John Hughes yelled Boo Boo at his under-performing Raith Rovers players in a very loud voice last weekend, but will ‘Yogi’s’ verbal blast fall on deaf ears or galvanise his team?
The Fifers are fighting for their Championship lives and relegation would be a bitter blow to their finances and pride.
Hughes was a no-nonsense competitor as a player but his drive and desire came from his tough upbringing in Leith. Not every player is shaped by the same experiences and neither is their hunger for success as voracious.
The psychology of an athlete’s mind can be a jungle, where seeds of self doubt run riot and confidence is strangled by weeds of worry.
For some players a public tongue lashing from the manager may well clear that tangled mess, but others may hide deeper in the undergrowth when on the pitch.
The world that managers like Yogi grew up in has changed dramatically and what was normal to his generation and mine and perhaps yours, is now seen in a much harsher light by a generation who often find such motivational tactics alien, destructive and counter productive.
Most sports people use sports psychology with properly qualified practitioners as an integral part of their coaching methodology and preparation.
Football in Scotland has dabbled but more often than not with motivational speakers and mind coaches wheeled in to give a half hour ‘pep talk’ the Friday before a match, as opposed to a properly structured long term approach to the mind in the way that the physical training of the body is treated.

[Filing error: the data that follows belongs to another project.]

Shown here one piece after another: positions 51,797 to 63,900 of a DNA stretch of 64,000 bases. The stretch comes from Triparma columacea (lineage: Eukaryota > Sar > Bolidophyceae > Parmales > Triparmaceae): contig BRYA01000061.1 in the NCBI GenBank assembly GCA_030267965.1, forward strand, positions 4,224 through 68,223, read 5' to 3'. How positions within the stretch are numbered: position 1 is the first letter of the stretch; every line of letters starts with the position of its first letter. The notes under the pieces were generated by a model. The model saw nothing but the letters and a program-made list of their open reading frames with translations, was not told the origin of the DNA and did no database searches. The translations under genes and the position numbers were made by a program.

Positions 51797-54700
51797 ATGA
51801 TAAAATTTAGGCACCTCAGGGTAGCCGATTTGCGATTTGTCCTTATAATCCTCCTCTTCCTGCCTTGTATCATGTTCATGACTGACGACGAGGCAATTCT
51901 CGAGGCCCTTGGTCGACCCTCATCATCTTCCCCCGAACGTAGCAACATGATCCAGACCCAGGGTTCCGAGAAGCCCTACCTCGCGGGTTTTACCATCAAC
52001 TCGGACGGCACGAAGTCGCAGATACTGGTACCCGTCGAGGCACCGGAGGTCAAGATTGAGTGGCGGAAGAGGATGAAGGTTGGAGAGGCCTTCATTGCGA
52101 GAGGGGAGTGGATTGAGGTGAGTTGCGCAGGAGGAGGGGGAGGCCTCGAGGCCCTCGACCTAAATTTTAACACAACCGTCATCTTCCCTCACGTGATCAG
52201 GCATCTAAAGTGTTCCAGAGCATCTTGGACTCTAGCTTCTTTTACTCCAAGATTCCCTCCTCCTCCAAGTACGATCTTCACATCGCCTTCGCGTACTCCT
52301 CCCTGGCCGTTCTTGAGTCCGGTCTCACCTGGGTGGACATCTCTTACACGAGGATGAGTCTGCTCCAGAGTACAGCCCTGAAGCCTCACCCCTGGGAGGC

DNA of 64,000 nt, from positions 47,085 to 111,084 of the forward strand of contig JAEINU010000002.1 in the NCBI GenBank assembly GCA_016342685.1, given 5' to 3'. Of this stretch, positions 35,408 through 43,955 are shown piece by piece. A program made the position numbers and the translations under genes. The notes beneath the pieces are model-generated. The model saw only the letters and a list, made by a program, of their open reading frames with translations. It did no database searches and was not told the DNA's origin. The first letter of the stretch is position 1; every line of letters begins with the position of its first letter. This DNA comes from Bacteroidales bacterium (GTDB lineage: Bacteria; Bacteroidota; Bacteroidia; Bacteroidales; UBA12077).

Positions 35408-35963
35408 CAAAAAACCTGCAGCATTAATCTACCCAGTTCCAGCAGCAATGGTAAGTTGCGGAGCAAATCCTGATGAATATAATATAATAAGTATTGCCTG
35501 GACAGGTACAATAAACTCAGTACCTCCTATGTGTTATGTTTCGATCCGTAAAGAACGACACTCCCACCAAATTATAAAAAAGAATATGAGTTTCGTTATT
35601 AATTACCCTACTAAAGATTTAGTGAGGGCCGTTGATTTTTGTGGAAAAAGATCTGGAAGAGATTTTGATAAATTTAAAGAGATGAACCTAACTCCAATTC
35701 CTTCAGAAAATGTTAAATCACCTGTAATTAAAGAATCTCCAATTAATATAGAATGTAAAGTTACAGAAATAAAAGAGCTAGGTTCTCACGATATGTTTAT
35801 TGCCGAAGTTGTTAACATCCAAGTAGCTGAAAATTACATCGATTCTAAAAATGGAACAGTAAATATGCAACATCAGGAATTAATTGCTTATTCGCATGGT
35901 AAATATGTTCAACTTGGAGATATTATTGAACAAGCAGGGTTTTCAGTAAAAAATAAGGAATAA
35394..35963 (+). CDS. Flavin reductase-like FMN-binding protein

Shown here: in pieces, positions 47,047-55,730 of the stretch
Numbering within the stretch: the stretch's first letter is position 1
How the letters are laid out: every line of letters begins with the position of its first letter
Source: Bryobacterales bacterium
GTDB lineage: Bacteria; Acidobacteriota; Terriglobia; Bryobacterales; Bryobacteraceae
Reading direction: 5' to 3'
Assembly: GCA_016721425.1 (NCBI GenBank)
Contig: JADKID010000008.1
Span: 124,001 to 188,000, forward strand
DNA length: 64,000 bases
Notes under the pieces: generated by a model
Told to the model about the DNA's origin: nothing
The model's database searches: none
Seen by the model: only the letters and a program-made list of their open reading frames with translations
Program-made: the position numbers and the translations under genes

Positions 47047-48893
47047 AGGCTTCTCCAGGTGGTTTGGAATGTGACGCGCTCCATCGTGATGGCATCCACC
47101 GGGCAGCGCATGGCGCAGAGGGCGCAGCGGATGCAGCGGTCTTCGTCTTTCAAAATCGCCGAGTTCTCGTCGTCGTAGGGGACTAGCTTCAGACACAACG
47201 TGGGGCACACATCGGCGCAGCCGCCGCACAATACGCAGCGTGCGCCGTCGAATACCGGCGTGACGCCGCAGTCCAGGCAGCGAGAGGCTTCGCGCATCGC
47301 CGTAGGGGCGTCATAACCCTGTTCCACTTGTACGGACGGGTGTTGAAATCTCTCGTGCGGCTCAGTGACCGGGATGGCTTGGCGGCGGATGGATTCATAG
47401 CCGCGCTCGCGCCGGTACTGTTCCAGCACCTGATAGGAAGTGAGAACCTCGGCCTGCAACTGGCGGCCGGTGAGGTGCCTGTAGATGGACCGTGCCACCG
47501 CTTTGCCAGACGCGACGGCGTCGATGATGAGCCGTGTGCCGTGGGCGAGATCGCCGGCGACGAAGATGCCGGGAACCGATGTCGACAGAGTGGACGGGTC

The mind in sport is as important a tool as the physical muscle which propels the body. Both must operate in tandem and if one is out of sync with the other the result will be poorer performance.
Excoriation of a player’s lack of skills or desire may well work if the message which accompanies it also incorporates hope and belief that answers to improve those deficits are available to remedy the situation. Players need to be given hope that things can improve. Without that they will shrink further.
Simply tearing reputations to shreds in a public forum is a tactic understandably borne of frustration but also bearing the seeds of potential destruction.
Players with lengthier contracts tucked in their pockets may switch off completely. Those who are leaving the club in a few weeks time are liable to zone out too.
Management is a finely tuned balancing act when dealing with the cocktail of fragile egos and minds which make up a dressing room. It’s a high wire act and one slip can see the manager lose balance and fall off.
* I’m sorry to hear that Derek Rae an old colleague is quitting Scottish football commentary to return to the USA.
The best folk behind the microphone, paint pictures and capture light and shade in a football match with their descriptive powers and observations.
They also tell the listener and viewer things they didn’t previously know and explain things in simple terms.
Derek did all of those expertly and he’ll be a big loss to Scottish football coverage.